Jordan legislative polls: Independent candidates win majority of seats
Independent candidates close to the kingdom's royal family won a majority of the seats in Jordan's first legislative polls since 1997, according to final results. Meanwhile, the leading opposition group complained of electoral fraud.
The independents, notably representatives of the major tribes and families traditionally loyal to the Hashemite royal family, carried a large majority of the parliament's 110 seats and more than half the country's 45 constituencies, the interior ministry said, according to AFP.
No woman was elected in Tuesday's vote and a special commission has been charged with choosing six women to fill the quota of seats reserved for them, from the 54 women candidates who participated.
After the end of the 12-hour voting process, turnout percentage at the national level was 58.87. The lowest turnout was in Amman governorate, where 44.62 percent of voters cast ballots, while the highest was 82.11 percent in Karak.
The key opposition Islamic Action Front (IAF), which boycotted the last polls, won more than half of the 30 seats which it contested. The IAF, whose early results had appeared disastrous, charged that the polls had been marred by vote rigging.
Its major success was the election of its six candidates in the capital.
However, IAF secretary general Hamza Mansur claimed in a letter to Prime Minister Ali Abu Ragheb that "hundreds of voting cards were forged" in Karak by supporters of an unnamed candidate with the use of a special device.
"Electoral fraud has come out in the open and the electoral process has been rendered illegitimate," he charged.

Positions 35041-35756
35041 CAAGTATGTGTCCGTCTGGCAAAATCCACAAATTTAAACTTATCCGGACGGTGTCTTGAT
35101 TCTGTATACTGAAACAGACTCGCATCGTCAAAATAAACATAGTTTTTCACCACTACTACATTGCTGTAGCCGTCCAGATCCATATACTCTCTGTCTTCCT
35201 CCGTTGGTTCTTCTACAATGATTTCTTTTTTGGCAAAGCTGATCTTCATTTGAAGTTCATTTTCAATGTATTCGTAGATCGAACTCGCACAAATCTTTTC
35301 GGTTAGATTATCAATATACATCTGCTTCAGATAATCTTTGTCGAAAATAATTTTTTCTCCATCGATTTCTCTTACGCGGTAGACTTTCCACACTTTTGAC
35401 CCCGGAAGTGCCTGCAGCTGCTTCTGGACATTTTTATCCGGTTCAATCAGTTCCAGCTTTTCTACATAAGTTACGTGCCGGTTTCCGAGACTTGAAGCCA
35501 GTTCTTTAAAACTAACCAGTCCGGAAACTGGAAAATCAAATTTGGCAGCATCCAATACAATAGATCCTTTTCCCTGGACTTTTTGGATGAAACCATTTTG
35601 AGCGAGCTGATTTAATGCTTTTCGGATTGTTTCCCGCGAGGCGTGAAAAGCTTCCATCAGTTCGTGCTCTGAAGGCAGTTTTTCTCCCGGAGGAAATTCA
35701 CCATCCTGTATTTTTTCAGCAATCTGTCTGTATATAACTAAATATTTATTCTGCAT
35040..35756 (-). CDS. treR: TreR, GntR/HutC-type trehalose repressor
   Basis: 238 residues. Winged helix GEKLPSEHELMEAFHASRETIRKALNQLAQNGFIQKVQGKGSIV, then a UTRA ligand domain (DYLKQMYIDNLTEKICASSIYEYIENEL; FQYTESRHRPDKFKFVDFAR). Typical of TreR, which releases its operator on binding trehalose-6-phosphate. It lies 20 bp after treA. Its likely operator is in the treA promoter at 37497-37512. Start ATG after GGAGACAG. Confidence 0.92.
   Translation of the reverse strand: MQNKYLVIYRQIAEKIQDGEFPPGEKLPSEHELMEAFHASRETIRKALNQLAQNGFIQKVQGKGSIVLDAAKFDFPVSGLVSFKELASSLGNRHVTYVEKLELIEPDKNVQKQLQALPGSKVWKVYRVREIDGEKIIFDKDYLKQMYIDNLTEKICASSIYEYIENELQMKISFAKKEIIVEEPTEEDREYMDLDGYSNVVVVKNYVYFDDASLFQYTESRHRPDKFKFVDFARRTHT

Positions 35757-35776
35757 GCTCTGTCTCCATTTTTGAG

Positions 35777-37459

Overall the Islamists won less than 15 percent of the seats in the chamber which will be largely made up of newcomers as a result of the vote.
The former speaker of the lower house, Abdel Hadi Majali, won a seat in the Karak governorate, 120 kilometers south of Amman, interior ministry officials said.
Former prime minister Abdel Raouf Rawabdeh was also re-elected in the northern governorate of Irbid.
King Abdullah II stated Tuesday voting was a historical
day for Jordan. During his visit to the Interior Ministry, the king urged the citizens to participate in voting to choose the deputy who represents their ambitions, hopes, and the future of Jordan.
Abdullah noted after the visit that the new parliament makes Jordan a stemming point for democratic and political life in the region.
Answering a question on the Muslim brotherhood participation in the elections, the monarch said the Muslim brotherhood is part of the social and political body in Jordan. The King expressed satisfaction over the participation of the Muslim brotherhood in the elections because it is part of the democratic process, adding that he never doubted that they will take part. (Albawaba.com)
© 2003 Al Bawaba (www.albawaba.com)